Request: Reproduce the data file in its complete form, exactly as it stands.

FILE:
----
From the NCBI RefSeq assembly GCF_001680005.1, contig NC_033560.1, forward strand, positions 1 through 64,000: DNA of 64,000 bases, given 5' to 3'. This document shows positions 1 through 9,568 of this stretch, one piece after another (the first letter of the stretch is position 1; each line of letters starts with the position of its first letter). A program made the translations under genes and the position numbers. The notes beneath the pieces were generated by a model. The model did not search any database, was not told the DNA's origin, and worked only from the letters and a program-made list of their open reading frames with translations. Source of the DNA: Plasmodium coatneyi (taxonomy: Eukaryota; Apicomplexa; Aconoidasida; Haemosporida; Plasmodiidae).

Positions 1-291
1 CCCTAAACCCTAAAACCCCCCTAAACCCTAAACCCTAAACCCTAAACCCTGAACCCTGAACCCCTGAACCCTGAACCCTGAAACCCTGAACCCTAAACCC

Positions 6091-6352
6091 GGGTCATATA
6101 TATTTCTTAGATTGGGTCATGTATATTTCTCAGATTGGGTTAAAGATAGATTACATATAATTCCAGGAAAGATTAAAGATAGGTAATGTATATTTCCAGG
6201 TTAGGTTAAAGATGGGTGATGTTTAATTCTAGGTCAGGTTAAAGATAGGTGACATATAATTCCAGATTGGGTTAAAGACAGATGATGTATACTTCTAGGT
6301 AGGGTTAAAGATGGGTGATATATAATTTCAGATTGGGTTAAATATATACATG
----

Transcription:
From the NCBI RefSeq assembly GCF_001680005.1, contig NC_033560.1, forward strand, positions 1 through 64,000: DNA of 64,000 bases, given 5' to 3'. This document shows positions 1 through 9,568 of this stretch, one piece after another (the first letter of the stretch is position 1; each line of letters starts with the position of its first letter). A program made the translations under genes and the position numbers. The notes beneath the pieces were generated by a model. The model did not search any database, was not told the DNA's origin, and worked only from the letters and a program-made list of their open reading frames with translations. Source of the DNA: Plasmodium coatneyi (taxonomy: Eukaryota; Apicomplexa; Aconoidasida; Haemosporida; Plasmodiidae).

Positions 1-291
1 CCCTAAACCCTAAAACCCCCCTAAACCCTAAACCCTAAACCCTAAACCCTGAACCCTGAACCCCTGAACCCTGAACCCTGAAACCCTGAACCCTAAACCC

Positions 6091-6352
6091 GGGTCATATA
6101 TATTTCTTAGATTGGGTCATGTATATTTCTCAGATTGGGTTAAAGATAGATTACATATAATTCCAGGAAAGATTAAAGATAGGTAATGTATATTTCCAGG
6201 TTAGGTTAAAGATGGGTGATGTTTAATTCTAGGTCAGGTTAAAGATAGGTGACATATAATTCCAGATTGGGTTAAAGACAGATGATGTATACTTCTAGGT
6301 AGGGTTAAAGATGGGTGATATATAATTTCAGATTGGGTTAAATATATACATG